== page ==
• Good point. I should look on youtube. Possibly there are some examples there. – user48490 Jan 22 '19 at 19:53

It can get pretty darn close! And, although a convincing rendition requires a lot of skill, it's probably nowhere near the amount of skill each member of a live orchestra has to bring to the job.

Depressing, isn't it?

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  • It sure is. Any recommended synthesizers that comes close to that level of quality? – Elliot Jan 22 '19 at 13:58
  • A computer-based sequencer plus extensive (and expensive) sample libraries. – Laurence Payne Jan 22 '19 at 14:00
  • How much time and effort would it take? And with no loss in quality? – Elliot Jan 22 '19 at 16:33
  • "How much time & effort"... about 20 years, 10 if you're very good. To reproduce even a single instrument convincingly, you need to know in intimate detail how it sounds when played. You don't need to be able to play it yourself, but you need to understand how it works when someone good plays it. – Tetsujin Jan 22 '19 at 20:18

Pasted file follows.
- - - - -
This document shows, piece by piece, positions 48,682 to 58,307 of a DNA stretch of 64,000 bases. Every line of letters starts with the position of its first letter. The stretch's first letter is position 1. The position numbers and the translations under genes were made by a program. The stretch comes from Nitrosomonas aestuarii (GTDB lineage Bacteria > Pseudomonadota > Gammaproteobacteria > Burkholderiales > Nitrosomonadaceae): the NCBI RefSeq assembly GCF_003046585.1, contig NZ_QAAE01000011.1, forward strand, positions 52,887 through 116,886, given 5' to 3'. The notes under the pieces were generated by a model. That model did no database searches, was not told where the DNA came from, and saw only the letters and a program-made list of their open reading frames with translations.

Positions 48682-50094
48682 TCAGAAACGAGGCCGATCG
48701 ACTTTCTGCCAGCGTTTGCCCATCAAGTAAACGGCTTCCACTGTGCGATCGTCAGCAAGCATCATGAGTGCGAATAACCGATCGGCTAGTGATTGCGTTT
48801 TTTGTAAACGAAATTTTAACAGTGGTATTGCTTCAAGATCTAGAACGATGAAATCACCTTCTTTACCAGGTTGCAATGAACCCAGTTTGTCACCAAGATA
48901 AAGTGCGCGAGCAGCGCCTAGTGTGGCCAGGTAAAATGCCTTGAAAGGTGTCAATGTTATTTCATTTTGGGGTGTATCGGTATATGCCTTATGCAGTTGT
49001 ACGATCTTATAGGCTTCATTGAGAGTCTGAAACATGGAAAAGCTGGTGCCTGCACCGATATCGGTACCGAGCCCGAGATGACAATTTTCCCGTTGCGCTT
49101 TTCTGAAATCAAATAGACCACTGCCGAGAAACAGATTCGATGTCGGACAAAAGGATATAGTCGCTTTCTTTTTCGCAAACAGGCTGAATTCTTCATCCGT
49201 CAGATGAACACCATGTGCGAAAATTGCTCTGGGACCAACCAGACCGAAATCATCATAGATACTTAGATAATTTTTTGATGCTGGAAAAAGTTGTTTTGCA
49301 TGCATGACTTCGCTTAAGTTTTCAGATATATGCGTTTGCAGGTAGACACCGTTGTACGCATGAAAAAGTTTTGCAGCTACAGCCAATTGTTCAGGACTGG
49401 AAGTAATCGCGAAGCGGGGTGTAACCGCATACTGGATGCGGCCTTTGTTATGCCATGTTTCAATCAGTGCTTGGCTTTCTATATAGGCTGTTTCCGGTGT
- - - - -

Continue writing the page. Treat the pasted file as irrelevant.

• No, I mean if you're really good and know your stuff, how long will it take to play that. Not learning to play, to actually play it. – Elliot Jan 22 '19 at 20:39

Vienna Symphonic Library


Unless I misunderstand what those audio samples are, or the company is faking it, they offer a sample of famous orchestral works, performed on their virtual symphony.

Listen to The Rites of Spring, it's absolutely impossible to tell that it wasn't a "real" orchestra. I put "real" in quotes to point out these are extremely detailed, digital sample libraries of real instruments.